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When was the last time you scored a “triple stack” at Target? That’s when you get a great deal by combining a manufacturer’s coupon, a store coupon and a Cartwheel offer on a single item – and bonus points if it’s already on sale.

If Target has its way, though, you won’t be doing much of that anymore. Instead, it wants you to think of Target as a place to get great deals, without having to wait for sales, coupons or Cartwheel offers at all.

Nearly six months after announcing it would be refocusing on “everyday low prices” instead of deep discounts, Target says its strategy is in place, and starting to pay off.

In the just-completed second quarter, “we saw a meaningful increase in the percent of our business done at regular price and a meaningful decline in the percent on promotion,” Target CEO Brian Cornell told investors this week.

“In fact,” added Chief Merchandising Officer Mark Tritton, “our second quarter balance of regular and promotional sales was consistent with levels we haven’t seen since 2012, well before our credit card data breach that changed our promotional cadence and stance.”

You may recall that Target really ramped up the promotions after that major 2013 data breach, in order to lure shoppers back into its stores. And now it’s decided the time has come to start dialing back the deals.

Take Cartwheel, for example, a key component of the triple stack. Cartwheel’s popular percent-off discounts aren’t going away, but Target says it’s being more careful about offering any overlapping deals. So you may see a Cartwheel offer, or a Target coupon, or a sale price – but you won’t see them all at once, as much as you used to.

“We are using Cartwheel, but we are reducing the amount of stacking that’s coming in,” Tritton said. “That’s really helping us to clarify and simplify our message to the guests about what true everyday value is, as well as what’s an exceptional promotion.”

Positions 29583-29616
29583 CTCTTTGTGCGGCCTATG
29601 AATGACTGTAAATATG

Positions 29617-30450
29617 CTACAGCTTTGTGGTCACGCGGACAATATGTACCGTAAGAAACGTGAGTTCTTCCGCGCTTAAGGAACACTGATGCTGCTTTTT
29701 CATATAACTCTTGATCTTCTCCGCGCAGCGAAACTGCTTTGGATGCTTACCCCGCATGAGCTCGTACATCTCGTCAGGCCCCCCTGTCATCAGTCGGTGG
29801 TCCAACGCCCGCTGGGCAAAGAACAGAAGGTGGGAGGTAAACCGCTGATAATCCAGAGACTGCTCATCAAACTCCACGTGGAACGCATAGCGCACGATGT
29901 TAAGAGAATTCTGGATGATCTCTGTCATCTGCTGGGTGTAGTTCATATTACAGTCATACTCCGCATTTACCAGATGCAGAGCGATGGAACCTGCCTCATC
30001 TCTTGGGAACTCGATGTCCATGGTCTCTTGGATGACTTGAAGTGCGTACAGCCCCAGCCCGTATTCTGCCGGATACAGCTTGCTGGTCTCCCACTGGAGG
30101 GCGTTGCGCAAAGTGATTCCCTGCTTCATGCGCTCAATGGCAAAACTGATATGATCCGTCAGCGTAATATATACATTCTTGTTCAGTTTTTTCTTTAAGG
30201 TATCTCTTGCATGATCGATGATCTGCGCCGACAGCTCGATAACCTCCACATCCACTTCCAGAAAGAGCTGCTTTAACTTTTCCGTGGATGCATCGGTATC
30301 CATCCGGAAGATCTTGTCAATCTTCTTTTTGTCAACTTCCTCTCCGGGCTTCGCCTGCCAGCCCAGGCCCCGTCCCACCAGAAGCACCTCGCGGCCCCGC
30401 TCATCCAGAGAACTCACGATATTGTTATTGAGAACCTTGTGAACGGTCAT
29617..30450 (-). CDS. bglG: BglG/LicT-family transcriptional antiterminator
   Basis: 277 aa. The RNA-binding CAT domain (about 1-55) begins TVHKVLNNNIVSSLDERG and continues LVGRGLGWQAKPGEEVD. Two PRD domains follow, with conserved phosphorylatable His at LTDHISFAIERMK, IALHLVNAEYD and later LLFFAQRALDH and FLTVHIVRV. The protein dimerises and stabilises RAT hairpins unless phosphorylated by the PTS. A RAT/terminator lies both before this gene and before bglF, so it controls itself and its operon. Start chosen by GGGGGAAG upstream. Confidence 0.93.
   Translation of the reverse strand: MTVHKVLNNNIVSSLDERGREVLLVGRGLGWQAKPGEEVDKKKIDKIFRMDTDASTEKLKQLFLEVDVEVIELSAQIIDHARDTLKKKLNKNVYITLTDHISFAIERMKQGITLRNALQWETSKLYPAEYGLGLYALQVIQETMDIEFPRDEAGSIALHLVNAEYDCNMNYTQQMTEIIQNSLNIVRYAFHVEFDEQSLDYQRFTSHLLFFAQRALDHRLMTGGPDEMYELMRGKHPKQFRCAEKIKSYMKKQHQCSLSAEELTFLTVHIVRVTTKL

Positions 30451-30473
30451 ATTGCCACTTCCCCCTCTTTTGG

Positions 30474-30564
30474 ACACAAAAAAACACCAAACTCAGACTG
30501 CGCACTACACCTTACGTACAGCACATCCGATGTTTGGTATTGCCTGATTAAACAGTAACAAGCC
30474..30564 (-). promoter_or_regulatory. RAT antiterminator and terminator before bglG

So what is an “exceptional promotion” in this new-and-improved Target? The store has been offering more category discount coupons, like the offers in the current weekly circular for a $5 gift card when you buy $20 in personal care products, or $25 in household cleaning products.

In exchange, there have been fewer sales on specific items, and lower regular prices instead.

“Surveys are showing that consumers are noticing Target’s investment in price and value,” Tritton said.

“This demonstrates the progress we have already made and gives us confidence we are on the right track,” Cornell added.

Pricing is only part of Target’s $7 billion, three-year transformational plan that it announced earlier this year. It’s also in the process of remodeling stores, improving its online offerings, introducing new brands and refreshing its various departments one by one. One of the next areas to get a makeover will be the grocery department.

“We are seeing improvement based on our work to improve freshness and reliability as well as the work on value perception,” Tritton said of Target’s current grocery offerings. But, he acknowledged, “we know we need to enhance our assortment of convenient options for our guests – food that’s ready-to-eat, ready-to-heat or ready-to-cook and saves families time and money.”

So will Target shoppers really go for lower prices and fewer deals? Especially when deal shoppers have gotten so accustomed to those triple stacks?

“We undertook this effort with a long-term view,” Cornell said. “As we move towards a stronger everyday price proposition in our business and pullback on excess promotions, we can expect an adjustment period before value perception improves and consumers respond.”

So some shoppers may object, and some may start looking for deals somewhere else. But Target is hoping they come around. In fact, it’s betting $7 billion that they will.

Image source: Target

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